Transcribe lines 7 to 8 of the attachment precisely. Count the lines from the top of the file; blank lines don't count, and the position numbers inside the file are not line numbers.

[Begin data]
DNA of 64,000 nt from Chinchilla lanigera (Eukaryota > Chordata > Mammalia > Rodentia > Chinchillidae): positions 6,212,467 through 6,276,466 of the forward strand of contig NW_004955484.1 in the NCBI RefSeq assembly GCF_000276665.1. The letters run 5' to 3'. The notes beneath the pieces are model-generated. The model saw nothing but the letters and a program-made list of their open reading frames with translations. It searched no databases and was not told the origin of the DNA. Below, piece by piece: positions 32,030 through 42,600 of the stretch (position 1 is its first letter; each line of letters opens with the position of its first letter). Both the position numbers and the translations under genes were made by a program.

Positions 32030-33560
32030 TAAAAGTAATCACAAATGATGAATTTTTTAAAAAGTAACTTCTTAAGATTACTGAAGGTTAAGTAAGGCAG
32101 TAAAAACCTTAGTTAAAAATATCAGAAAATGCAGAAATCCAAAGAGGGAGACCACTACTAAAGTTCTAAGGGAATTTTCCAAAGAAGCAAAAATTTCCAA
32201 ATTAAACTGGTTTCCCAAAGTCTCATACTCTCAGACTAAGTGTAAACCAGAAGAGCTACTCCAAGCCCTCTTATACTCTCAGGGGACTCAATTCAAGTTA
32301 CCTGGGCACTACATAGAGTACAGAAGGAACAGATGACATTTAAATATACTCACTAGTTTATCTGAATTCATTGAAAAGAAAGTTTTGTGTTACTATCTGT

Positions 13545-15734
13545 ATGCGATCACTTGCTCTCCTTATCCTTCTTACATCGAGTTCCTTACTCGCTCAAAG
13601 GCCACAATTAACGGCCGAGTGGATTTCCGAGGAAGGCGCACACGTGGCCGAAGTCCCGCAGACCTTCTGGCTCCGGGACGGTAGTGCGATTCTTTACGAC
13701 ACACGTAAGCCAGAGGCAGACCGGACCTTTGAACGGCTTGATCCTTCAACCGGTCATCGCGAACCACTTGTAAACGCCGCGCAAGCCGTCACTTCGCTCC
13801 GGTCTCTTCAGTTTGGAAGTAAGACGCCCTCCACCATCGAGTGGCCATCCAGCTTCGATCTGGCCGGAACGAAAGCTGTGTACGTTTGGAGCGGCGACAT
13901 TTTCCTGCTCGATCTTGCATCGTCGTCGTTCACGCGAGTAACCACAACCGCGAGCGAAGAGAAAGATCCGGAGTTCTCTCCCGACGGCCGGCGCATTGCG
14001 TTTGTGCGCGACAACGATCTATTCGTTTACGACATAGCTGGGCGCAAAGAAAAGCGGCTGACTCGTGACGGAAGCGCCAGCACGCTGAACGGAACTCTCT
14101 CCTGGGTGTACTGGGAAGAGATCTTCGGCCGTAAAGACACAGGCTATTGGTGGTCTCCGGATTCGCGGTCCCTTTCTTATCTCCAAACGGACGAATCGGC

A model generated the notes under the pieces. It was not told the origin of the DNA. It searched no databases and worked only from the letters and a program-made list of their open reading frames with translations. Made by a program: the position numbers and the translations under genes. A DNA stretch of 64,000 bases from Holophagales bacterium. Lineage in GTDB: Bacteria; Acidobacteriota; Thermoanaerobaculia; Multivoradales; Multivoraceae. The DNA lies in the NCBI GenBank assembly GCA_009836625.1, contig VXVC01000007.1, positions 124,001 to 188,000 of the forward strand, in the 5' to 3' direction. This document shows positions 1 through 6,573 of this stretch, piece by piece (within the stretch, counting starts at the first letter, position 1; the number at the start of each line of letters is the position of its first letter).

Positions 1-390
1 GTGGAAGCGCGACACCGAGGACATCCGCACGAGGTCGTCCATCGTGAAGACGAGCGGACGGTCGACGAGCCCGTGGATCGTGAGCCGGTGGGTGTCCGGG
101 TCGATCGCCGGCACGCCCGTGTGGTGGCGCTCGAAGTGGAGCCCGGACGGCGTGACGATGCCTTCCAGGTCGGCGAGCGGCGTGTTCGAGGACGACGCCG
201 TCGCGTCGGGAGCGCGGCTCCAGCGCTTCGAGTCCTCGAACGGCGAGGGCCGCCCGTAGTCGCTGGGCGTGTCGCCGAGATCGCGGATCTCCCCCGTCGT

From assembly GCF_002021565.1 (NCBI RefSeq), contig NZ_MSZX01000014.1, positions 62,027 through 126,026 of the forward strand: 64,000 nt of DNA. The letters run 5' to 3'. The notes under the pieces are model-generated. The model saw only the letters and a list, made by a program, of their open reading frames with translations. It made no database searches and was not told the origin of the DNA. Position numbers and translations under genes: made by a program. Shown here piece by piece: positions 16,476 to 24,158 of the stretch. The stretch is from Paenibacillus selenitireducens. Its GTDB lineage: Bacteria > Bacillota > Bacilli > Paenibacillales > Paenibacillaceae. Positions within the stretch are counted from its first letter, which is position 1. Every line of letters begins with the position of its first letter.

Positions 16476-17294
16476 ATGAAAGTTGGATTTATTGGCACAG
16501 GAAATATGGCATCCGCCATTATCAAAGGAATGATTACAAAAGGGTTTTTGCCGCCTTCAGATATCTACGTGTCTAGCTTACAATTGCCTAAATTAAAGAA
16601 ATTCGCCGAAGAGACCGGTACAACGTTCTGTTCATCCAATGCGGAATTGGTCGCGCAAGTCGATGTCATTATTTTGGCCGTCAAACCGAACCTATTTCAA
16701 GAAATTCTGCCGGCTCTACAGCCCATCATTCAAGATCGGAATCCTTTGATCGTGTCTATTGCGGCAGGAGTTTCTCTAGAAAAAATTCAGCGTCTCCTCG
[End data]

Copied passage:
Positions 13545-15734
13545 ATGCGATCACTTGCTCTCCTTATCCTTCTTACATCGAGTTCCTTACTCGCTCAAAG